High-society incidents like this one inevitably give rise to questions about the morality and ethics of the high and mighty. Unfortunately, they also deepen prejudices and reinforce stereotypes, writes Malavika Sangghvi
For the past few days, like most others, I too have been riveted by the spine-chilling revelations that have accompanied the Sheena Bora murder case.
Besides its savage brutality is the brazenness of the deception. How could someone as high profile as Indrani Mukerjea think she could hide two children and what looks like almost a half dozen liaisons from people?
I had met Indrani socially and like most others who knew the couple, was struck by how obviously Peter doted on his young, attractive new wife. With Star and INX behind him, the Peter I saw was a man who had embraced the life of a lotus-eating, Bermuda and tees wearing, bon vivant with surprising ease.
How much money they had made, no one would say, but it was suggested that the Mukerjeas who had enrolled their daughter in a school in Bristol and had a duplex terrace apartment in Worli, would never have to work again and could now divide their time between Marbella, Ibiza and other European pleasure spots when they weren’t in Goa!
Those who had worked with Indrani had dire stories to tell of her megalomania and ambition, but on the few occasions I’d met her, she came across as an attractive, coquettish woman, very confident of her effect on men.
It is staggering to think that this ambitious woman from a small town in Assam could turn into a cold-blooded murderess and that too of her own daughter!
Or that she could dupe her husband into believing her lies so completely that he doubted his own son and was estranged from him because of this.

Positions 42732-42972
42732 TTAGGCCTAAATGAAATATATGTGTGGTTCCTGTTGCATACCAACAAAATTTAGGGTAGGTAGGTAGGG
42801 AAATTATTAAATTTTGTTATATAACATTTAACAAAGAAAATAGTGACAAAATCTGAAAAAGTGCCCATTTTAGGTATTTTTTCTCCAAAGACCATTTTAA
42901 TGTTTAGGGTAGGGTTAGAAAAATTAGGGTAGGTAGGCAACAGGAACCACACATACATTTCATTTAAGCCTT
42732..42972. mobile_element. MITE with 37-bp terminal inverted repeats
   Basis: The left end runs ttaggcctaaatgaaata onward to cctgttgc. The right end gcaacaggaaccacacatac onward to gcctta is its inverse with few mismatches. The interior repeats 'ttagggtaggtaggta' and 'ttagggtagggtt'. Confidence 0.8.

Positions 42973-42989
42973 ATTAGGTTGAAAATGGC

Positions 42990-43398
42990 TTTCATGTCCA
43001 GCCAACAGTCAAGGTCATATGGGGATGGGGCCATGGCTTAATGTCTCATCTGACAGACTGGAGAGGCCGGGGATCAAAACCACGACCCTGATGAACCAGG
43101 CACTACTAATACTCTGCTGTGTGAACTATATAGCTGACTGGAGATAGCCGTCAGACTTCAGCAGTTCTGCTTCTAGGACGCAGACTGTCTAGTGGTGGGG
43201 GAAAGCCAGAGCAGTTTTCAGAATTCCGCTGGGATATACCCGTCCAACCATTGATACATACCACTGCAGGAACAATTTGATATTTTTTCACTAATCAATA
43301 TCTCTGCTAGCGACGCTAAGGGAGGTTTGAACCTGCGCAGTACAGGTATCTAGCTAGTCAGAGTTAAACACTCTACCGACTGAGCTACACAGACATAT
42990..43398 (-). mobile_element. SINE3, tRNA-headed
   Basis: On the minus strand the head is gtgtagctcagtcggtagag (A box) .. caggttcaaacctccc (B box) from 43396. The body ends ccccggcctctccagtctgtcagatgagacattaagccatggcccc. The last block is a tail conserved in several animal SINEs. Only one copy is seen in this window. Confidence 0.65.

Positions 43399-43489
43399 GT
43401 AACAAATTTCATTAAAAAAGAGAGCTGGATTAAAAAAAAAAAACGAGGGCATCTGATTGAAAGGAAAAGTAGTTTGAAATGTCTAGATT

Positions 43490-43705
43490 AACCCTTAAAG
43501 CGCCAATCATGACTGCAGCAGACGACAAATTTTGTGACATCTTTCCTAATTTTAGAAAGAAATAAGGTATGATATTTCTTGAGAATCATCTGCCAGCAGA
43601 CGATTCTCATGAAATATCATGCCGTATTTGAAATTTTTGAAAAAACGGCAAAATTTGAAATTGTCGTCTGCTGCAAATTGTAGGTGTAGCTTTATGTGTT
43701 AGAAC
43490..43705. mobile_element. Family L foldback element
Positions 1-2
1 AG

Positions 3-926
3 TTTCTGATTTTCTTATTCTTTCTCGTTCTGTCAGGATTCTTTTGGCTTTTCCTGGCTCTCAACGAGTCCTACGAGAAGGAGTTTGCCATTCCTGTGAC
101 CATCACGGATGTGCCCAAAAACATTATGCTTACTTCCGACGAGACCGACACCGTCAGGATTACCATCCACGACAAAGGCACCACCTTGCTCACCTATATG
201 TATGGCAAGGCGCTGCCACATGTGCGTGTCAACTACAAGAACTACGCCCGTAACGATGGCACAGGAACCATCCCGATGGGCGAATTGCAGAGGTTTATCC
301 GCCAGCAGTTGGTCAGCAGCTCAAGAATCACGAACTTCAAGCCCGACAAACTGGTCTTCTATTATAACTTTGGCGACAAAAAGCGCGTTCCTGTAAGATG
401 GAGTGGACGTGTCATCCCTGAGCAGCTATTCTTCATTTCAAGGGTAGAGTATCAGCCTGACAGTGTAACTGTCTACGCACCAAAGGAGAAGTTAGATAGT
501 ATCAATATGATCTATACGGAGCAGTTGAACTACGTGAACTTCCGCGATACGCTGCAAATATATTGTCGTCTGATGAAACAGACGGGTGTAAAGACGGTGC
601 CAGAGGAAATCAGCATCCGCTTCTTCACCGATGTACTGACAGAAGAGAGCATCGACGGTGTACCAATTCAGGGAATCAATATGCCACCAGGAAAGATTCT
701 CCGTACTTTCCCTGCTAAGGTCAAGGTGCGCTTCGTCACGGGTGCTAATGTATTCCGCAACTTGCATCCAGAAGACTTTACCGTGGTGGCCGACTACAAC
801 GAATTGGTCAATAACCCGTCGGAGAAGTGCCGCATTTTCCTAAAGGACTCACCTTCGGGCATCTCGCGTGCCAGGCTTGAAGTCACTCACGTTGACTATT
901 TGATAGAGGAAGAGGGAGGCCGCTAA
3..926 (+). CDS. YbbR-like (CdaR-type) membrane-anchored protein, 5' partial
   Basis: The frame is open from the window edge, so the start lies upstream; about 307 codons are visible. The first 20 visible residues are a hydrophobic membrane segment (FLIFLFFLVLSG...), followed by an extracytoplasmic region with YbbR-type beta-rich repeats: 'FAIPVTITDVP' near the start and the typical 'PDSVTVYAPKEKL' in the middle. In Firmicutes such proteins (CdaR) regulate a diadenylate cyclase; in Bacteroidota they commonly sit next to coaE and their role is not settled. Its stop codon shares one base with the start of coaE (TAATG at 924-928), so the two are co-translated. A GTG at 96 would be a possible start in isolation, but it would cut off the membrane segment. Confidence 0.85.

Or that a mother could virtually abandon her son and leave him to care for his grandparents, while she was traipsing around the world’s hot spots -- champagne flute in hand.
High-society incidents like this one inevitably give rise to questions about the morality and ethics of the high and mighty. Unfortunately, they also deepen prejudices and reinforce stereotypes.
Are all women who have second or third marriages and multiple stepchildren, who are ambitious, who live extravagant and glamorous lifestyles and who have an affinity to spaghetti straps and LBDs -- little black dress -- capable of committing the crimes that Indrani had?
Of course not. But given how long it has taken for women to achieve some measure of equality and empowerment, each time a high-profile woman is found guilty of a misdemeanour or crime it does affect the progress of all women everywhere -- though it shouldn’t.
Which is why, we, in the media, should try and avoid reinforcing conventional and hackneyed notions of what constitutes “good” and “bad” women. Many women I know in similar situations (much-married, equally ambitious and attractive as Indrani), in fact, live lives of exemplary integrity and dignity.
Who would have imagined that besides shaking up the media world, sweeping away one of its most celebrated executives, Indrani might also be the woman who could give an entire class of women a bad name?